So basically, my thoughts on this book are that it made some entry level mistakes, but I enjoyed myself anyway, because it also did some things I really liked. I’ve been having trouble buckling down to actually write this review, so I’ll do what I always do when that happens. Wait 5,000 years to review it and then do a pro/con list.
Let’s start with the stuff I didn’t like about it first, so we can end on a positive note!
- How the central conflict between them was based on assuming things about each other, and not communicating. I feel like, unless this is done exceptionally well and the author is trying to say something by doing it, this is a trope that needs to go away for a long time. It’s not interesting anymore, if it ever was.
- I did not get Michael’s logic at all, re: his dad. Sure, your dad is a jerk, how exactly is that meaning that you will be a jerk, too? You are different people. And that also means you will never have love? If this was going to be his motivation, I think it needed to be more subconscious and less of a direct fear. Because as a direct fear, it makes no sense. Michael was otherwise a very self-aware character who is sensitive to the feelings of others, and that is not the type of person who literally thinks he can’t be with a woman because his dad cheated on his mom and ruined her financially.
- I thought it was an unnecessary coincidence that the mom of the guy pursuing Stella just happened to be the stalker client of Michael’s. Those two didn’t have to be related at all.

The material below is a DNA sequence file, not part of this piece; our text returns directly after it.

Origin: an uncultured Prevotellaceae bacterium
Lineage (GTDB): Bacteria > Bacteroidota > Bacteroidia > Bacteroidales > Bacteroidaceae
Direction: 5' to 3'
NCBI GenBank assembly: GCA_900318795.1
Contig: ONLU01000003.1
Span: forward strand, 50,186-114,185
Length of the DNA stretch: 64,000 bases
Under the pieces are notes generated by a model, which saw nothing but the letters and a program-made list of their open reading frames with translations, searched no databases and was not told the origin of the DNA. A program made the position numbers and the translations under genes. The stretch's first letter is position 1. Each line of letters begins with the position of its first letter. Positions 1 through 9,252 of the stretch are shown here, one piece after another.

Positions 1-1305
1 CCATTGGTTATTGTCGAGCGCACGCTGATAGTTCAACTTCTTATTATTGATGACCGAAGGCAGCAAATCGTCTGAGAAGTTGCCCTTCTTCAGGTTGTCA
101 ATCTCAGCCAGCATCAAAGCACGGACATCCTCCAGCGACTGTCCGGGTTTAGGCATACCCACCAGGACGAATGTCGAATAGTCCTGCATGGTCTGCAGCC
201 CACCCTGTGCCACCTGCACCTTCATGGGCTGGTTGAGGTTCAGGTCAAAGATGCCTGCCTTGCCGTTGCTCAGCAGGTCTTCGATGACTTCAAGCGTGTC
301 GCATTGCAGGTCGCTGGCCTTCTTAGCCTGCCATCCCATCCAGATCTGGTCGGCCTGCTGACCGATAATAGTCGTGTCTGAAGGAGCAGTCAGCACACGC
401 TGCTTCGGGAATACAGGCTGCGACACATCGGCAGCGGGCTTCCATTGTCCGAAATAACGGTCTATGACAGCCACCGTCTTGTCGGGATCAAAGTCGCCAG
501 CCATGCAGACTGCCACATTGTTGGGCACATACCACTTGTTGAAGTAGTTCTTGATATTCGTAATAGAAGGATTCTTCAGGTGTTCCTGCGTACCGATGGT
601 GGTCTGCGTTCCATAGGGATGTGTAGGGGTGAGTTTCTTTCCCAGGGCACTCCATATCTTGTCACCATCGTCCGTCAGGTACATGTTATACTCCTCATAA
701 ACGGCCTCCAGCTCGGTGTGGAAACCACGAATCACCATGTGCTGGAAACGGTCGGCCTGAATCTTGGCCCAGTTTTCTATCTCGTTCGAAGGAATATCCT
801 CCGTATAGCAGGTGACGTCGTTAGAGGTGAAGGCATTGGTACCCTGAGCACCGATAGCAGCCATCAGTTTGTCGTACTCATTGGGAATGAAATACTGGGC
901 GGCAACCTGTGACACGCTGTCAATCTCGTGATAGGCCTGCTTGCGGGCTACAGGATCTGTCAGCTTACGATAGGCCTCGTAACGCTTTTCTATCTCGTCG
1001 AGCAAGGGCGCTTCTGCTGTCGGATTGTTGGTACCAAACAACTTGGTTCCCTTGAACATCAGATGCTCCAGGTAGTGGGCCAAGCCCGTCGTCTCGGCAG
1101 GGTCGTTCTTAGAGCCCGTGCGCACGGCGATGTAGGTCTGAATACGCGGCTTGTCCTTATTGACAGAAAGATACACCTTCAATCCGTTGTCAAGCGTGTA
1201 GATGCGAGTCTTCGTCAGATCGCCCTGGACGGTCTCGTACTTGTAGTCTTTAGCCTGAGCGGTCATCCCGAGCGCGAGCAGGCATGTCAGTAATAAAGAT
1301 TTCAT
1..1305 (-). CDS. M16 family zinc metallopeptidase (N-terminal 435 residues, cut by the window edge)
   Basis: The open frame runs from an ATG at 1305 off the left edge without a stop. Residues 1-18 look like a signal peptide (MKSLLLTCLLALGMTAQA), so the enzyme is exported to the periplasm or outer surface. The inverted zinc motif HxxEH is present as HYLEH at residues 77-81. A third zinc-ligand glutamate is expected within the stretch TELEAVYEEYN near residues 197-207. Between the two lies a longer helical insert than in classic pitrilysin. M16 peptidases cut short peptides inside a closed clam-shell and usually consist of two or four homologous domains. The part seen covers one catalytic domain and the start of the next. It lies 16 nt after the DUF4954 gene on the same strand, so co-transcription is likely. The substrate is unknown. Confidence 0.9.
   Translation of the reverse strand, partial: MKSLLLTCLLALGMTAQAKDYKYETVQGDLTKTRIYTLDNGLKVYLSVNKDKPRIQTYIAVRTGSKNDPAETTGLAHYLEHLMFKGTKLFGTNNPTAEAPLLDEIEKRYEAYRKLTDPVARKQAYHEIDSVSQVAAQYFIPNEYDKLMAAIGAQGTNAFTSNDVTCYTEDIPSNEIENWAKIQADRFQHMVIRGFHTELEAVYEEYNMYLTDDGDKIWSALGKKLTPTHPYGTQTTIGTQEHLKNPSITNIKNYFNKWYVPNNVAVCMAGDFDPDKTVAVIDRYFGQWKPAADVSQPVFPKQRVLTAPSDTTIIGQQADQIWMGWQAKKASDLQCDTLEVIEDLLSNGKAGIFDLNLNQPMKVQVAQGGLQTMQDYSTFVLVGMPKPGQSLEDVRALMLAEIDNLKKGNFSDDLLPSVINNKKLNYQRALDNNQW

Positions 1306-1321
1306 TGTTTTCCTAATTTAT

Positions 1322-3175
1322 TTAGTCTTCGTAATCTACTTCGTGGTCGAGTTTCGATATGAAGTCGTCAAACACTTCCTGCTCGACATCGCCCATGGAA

- I loved Stella. She’s so smart, and so capable, and her attitude about learning how to be intimate and date from Michael is just practical it makes me want to give her a hug, but I would never do that to her because she would hate it.
- Michael’s tattoo. I am waiting for someone to do fanart of this. (Whole body dragon!)
- All the sex. I love love love when sex is part of the plot, part of the emotional arc of the characters, and not just the culmination of the romance, like oh now they are together. And it is so hard to find it done well in traditionally published fiction. I thought Hoang did very well in making most of the sex scenes not just sexy but actually show us things about the characters (and showing each other). Stella hires Michael to teach her how to have sex, and they both grow because of it.
- Stella being on the spectrum (I can’t remember because it’s been so long, but it’s implied that she is actually autistic, though on the higher functioning end of it closer to what used to be called Asperger’s. It added such a refreshing dynamic to the story, and seeing her navigate her life with her neuratypicality was interesting, and emotionally engaging. I particularly liked the way that Michael responded to her, and when he realized what was going on, how he gave her what she needed without making her feel lesser (his cousin is autistic and he was educated about it because of that).
- Michael’s family. Especially his mom.
- The way money was treated. Stella is very rich because of her job (econometrician) and Michael is not well off because of his mother’s medical bills, and because of his father’s behavior. Hoang knows they need to be equals for their relationship to work, and I thought their economic differences were handled very well.
- I’ve never seen a contemporary romance hero be a fashion designer before (or an escort!) and I liked it.
Really, the list of things I liked about it is much longer than the list of things I didn’t. I will definitely be checking out the sequel, which will feature Michael’s cousin, who is autistic as well.
CBR Bingo: Underrepresented (Review a book by an author from an underrepresented group.) (A twofer! Asian American, and authors on the a autism spectrum.)